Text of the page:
Let me move on to the responsibility of the Ministry of Finance. It is the Ministry of Finance, or the Treasury, that is the guardian of expenditure because the Treasury is entrusted with the authority to disperse the funds, once funds are allocated by Parliament. In any respectable democracy, the Finance Minister is a Member of Parliament but in our country for more than a decade the President has been the Minister of Finance. In other words, the Minister in charge of the Treasury is not available for questioning by Finance Committees. The Minster in charge of Finance (the President) is the main spender through other Ministries such as Defence, and how can such an authority act with responsibility in the case of a conflicting expenditure. In my view, prior to a post auditing exercise by the Auditor General, it is the Treasury that has some idea about what goes wrong in expenditure. Chapter III of the Government Financial Regulations gives sufficient directions for the Treasury to supervise management and accountability of “government monies” and “general oversight of all financial operations of the government”. There may be a few weaknesses but in my view, if the Financial Regulations are given effect to by the Treasury, some of the extravagant spending could be minimized.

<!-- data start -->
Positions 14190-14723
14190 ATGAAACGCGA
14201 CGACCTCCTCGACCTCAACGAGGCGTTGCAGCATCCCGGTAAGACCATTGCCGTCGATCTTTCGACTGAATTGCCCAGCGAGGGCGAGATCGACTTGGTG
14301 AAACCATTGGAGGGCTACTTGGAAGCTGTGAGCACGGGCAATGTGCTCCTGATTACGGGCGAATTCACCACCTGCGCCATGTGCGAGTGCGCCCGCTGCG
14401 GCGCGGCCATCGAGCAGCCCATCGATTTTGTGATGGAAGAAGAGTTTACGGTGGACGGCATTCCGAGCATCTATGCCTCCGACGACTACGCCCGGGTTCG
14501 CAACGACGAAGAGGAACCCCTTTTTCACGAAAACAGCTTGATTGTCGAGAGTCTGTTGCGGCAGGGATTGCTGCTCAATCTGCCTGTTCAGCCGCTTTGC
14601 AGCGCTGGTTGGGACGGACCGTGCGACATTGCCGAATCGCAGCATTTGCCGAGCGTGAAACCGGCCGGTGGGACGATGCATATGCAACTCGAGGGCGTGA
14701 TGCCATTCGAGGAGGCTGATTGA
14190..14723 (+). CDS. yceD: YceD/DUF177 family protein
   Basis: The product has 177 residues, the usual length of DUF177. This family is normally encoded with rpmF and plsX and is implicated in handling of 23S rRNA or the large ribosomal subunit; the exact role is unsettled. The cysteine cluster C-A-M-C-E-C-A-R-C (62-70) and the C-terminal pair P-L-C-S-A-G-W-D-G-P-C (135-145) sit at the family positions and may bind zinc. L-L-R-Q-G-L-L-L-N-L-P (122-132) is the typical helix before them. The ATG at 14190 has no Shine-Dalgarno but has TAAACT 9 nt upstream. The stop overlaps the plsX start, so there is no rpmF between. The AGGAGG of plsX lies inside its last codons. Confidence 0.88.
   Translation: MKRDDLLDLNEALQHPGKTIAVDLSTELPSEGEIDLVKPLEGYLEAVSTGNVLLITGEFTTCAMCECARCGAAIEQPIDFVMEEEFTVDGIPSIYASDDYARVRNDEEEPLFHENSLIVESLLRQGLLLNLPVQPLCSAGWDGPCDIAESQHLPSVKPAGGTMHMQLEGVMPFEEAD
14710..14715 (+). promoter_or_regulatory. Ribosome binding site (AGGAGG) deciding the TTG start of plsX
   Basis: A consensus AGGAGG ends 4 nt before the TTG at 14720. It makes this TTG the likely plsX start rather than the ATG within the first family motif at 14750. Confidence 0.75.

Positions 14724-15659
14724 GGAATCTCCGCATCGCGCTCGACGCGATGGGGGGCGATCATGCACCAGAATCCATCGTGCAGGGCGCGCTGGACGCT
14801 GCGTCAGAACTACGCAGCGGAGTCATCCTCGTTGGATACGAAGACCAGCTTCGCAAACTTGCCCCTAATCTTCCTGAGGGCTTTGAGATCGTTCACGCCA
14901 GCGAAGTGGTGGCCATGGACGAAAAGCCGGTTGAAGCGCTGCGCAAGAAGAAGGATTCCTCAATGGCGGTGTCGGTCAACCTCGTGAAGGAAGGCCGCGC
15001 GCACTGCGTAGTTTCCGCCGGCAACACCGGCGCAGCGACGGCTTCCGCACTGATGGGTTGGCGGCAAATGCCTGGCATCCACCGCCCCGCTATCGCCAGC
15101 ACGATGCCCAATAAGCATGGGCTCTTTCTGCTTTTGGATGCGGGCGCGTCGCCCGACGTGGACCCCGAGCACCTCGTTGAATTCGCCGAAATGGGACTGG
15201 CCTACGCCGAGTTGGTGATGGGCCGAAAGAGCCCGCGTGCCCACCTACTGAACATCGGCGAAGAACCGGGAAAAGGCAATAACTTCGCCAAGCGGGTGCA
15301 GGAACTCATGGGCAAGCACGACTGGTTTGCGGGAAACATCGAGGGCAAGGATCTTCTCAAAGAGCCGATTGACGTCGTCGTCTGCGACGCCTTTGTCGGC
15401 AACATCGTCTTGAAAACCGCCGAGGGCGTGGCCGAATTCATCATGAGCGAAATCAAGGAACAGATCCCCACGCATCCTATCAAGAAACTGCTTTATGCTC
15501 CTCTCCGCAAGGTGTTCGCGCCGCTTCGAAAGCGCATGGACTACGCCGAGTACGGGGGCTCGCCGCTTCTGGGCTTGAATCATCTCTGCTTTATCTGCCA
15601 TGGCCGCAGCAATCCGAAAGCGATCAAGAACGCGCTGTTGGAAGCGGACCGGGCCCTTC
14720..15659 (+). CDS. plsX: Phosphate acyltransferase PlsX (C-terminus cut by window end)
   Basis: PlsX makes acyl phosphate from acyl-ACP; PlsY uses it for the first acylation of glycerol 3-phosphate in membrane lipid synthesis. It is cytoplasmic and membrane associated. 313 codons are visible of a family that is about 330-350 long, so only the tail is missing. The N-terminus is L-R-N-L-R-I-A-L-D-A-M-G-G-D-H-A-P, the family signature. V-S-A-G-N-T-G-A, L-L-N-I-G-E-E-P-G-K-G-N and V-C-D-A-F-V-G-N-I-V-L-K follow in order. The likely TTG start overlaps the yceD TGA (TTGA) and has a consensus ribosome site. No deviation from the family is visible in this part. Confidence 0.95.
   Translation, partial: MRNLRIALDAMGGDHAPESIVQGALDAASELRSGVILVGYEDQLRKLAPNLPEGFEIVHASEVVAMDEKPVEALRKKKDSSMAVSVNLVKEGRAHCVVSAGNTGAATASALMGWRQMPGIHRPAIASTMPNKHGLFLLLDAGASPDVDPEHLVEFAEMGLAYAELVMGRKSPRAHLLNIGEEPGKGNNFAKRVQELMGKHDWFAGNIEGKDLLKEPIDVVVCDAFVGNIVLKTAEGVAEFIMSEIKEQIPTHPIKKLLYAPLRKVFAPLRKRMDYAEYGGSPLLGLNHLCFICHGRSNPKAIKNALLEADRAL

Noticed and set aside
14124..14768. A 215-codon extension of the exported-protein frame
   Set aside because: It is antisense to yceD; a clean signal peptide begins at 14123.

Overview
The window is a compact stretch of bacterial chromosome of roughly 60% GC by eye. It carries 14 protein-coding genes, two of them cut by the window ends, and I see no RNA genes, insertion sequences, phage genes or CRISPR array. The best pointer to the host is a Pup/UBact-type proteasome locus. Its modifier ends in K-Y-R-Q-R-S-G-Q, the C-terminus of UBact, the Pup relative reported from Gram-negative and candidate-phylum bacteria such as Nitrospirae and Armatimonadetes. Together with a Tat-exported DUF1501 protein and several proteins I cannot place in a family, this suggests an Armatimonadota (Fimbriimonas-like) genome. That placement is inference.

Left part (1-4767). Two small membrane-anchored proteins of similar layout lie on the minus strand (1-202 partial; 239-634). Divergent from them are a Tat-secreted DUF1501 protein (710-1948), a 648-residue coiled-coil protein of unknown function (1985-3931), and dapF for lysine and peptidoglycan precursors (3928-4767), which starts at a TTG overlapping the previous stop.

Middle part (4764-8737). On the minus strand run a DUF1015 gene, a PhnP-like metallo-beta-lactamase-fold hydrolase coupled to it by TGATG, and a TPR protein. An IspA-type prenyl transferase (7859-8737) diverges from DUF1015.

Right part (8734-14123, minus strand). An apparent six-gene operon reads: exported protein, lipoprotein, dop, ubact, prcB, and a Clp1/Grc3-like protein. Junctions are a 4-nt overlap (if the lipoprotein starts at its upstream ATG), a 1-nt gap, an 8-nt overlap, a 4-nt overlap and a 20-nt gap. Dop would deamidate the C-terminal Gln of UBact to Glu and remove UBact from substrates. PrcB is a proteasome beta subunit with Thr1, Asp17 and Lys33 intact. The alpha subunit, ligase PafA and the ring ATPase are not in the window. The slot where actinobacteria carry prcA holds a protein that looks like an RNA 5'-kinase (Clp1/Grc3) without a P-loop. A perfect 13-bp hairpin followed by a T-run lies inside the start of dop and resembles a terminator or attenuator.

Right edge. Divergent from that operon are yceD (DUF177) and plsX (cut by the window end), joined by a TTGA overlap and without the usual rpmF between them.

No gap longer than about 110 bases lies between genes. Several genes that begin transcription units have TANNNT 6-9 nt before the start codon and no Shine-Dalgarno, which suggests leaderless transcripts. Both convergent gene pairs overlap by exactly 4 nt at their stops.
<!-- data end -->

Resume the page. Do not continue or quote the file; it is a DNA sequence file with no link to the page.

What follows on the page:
I would be failing in my duty, if I do not touch upon the individual responsibility because, none of these institutions can operate with accountability without individuals – whether politicians or officials. Not all individuals do have the authority to control public finance or to get anywhere near a revenue source. The knowledge or qualifications neither make great institutions nor great countries; unless those who run them have their own integrity. Qualifications and integrity are two distinct values; one does not necessarily depend on the other. If those who run our finance, including the Ministers, Parliamentarians, Treasury officials and other public officers cultivate integrity in their own lives and respective professions, the political leadership might reform. Why shouldn’t they be taken to task in the normal course of law enforcement? If such honest people are present in higher positions, no power can overcome the liberty of the citizens. No abuse or extravagance of any Ministry including the Ministry of Finance or the Ministry of Defence would then be tolerated.